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Psychedelic/Space Rock

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4 stars When the communist Hungarian government allowed Omega to tour outside that country in the 1960's singer Janos Kobor would don a t-shirt with a red star on it. However, he was not permitted to do so during performances within the Eastern Bloc.This 1973 debut English version of Omega seeks to also reflect the fact that they were from Eastern Europe by the minimalist cover design.German record producer Peter Hauuke brought the band to Germany to record in English and supplied them with better instruments and provided them with superior engineering techniques which demonstrated what this band was really capable of and the result was this remarkable album. It contains songs previously recorded in the Hungarian language taken from various albums. The key piece is the final track, White Magic Stone and Bass player Tamas Mihaly is in full form. The piece is dynamic and rises and falls beautifully and you just can't get any more prog. The Bird is a track which almost develops into heavy metal stylings during the mid-song guitar solo fill. One of the best studio guitar overdubs I've ever heard! Not a concept album but an excellent collection of music. Prog history in the making. If you can find a copy snach it up.
Report this review (#24393)
Posted Monday, September 13, 2004 | Review Permalink
Prog-Folk Team
2 stars A hybrid between Jane and Barclay James Harvest, Omega was pretty much all you got from Hungary before Solaris came along. Accomplished musically, they were somewhat heavy handed here in the early going. At least three of the songs are pretty basic rockers with driving beats, tandem singing, and various solos, with very little in the way of progressive inspiration. But this is not the case on "After a Hard Year" and "White Magic Stone", which feature stronger melodies and harmonies, not to mention rich mellotron accompaniment. It is here that they sound more like Harvest era BJH than anything else. A worthy blueprint, and enough to whet the appetite for more, but the preponderance of plod rock keep this Omega from being an Alpha effort.
Report this review (#165519)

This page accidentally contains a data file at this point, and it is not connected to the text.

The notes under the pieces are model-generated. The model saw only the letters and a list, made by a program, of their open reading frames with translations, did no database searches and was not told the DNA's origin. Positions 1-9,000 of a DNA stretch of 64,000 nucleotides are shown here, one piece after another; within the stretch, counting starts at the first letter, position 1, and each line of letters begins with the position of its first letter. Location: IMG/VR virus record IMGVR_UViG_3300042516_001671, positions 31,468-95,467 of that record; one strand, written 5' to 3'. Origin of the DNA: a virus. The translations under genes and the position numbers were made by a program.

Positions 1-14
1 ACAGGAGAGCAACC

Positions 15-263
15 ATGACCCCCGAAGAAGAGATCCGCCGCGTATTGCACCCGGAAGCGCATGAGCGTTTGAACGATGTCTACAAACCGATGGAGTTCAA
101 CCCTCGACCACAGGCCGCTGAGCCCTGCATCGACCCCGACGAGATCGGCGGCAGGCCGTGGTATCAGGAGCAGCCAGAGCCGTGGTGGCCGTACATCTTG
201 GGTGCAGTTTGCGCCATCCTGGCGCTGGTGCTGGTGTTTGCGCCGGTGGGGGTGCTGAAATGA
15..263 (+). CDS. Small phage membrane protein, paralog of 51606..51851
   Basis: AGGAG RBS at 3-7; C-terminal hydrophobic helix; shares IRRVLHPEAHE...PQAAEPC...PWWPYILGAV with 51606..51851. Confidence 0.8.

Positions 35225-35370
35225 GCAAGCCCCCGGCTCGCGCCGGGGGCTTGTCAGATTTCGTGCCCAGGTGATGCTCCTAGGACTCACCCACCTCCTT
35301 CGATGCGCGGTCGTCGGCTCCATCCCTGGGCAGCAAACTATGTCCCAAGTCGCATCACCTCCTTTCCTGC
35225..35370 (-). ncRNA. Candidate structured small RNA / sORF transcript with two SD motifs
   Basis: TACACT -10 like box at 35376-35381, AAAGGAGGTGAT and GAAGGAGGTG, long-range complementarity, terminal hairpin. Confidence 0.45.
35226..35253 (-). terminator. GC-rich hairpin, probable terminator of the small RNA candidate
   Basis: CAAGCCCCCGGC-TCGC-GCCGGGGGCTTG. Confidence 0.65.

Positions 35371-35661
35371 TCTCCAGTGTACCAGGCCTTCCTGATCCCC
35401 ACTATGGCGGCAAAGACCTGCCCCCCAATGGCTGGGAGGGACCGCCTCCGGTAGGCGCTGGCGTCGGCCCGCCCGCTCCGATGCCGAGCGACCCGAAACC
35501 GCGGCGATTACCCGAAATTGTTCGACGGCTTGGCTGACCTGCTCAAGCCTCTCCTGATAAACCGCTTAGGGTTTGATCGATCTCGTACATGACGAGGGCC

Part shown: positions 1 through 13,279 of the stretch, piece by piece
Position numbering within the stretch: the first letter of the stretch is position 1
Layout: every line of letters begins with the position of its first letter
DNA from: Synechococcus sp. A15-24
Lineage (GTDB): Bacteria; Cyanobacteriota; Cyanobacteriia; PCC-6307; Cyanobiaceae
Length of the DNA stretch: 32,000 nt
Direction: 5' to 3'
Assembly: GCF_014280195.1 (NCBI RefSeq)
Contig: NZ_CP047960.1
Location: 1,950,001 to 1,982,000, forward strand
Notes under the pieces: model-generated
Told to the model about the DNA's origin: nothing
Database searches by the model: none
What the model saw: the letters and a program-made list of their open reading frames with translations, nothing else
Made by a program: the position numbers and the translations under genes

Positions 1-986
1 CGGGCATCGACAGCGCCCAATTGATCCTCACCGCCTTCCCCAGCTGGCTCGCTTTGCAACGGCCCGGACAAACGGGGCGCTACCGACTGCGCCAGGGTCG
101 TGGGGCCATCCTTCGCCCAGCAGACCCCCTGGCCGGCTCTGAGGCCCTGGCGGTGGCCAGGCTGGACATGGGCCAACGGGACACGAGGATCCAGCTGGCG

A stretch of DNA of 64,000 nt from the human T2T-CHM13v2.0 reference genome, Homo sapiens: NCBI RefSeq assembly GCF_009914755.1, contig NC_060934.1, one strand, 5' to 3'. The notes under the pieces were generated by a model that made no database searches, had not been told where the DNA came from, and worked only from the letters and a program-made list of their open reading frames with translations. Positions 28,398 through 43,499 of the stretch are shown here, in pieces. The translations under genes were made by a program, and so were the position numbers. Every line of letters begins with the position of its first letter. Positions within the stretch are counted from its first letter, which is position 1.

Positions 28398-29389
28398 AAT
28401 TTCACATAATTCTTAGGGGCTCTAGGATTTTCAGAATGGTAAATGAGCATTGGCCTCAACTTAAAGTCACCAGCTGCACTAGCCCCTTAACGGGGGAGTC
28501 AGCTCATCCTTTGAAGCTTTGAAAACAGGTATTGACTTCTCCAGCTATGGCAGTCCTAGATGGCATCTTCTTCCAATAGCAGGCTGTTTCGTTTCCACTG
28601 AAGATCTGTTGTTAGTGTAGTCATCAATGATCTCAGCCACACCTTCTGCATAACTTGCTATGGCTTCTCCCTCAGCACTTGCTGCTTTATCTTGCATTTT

Posted Tuesday, April 1, 2008 | Review Permalink
4 stars Quite a gem!

Strangely, I've been familiar with these songs since my childhood in Hungary, largely due to the excellent 1972 live album "Elo Omega", but only in recent times I've heard the studio versions. It's almost like hearing them with a set of fresh ears as the arrangements in the studio are richer, more rounded, partly due to the added lashes of sweeping mellotron work.

In 1971 the band lost two key members who became part of the first Hungarian "supergroup" LOCOMOTIV GT. Surprisingly, it has become a win-win situation for both bands. Back then, OMEGA was barely more than a Teeny-Pop band. Replacing only their lost drummer, the band had drastically changed course and embraced a Hard-Rock/Psychedelic approach.

This album heralds the beginning of their "Floydian" period, representing a virtually instant transformation. The tracks here appear as if Deep Purple meets Pink Floyd around 1972 to quite an enjoyable effect. Relatively coarse Rock blended with intelligent Space material. The longer, closing track "Magical White Stone" is a perfect illustration and remains an outstanding number in general Prog music.

I quite enjoyed this studio version and with the exception of one, or two tracks, I'd have no problem with recommending this album to DP, PF, or Eloy fans.


Report this review (#993562)
Posted Monday, July 8, 2013 | Review Permalink

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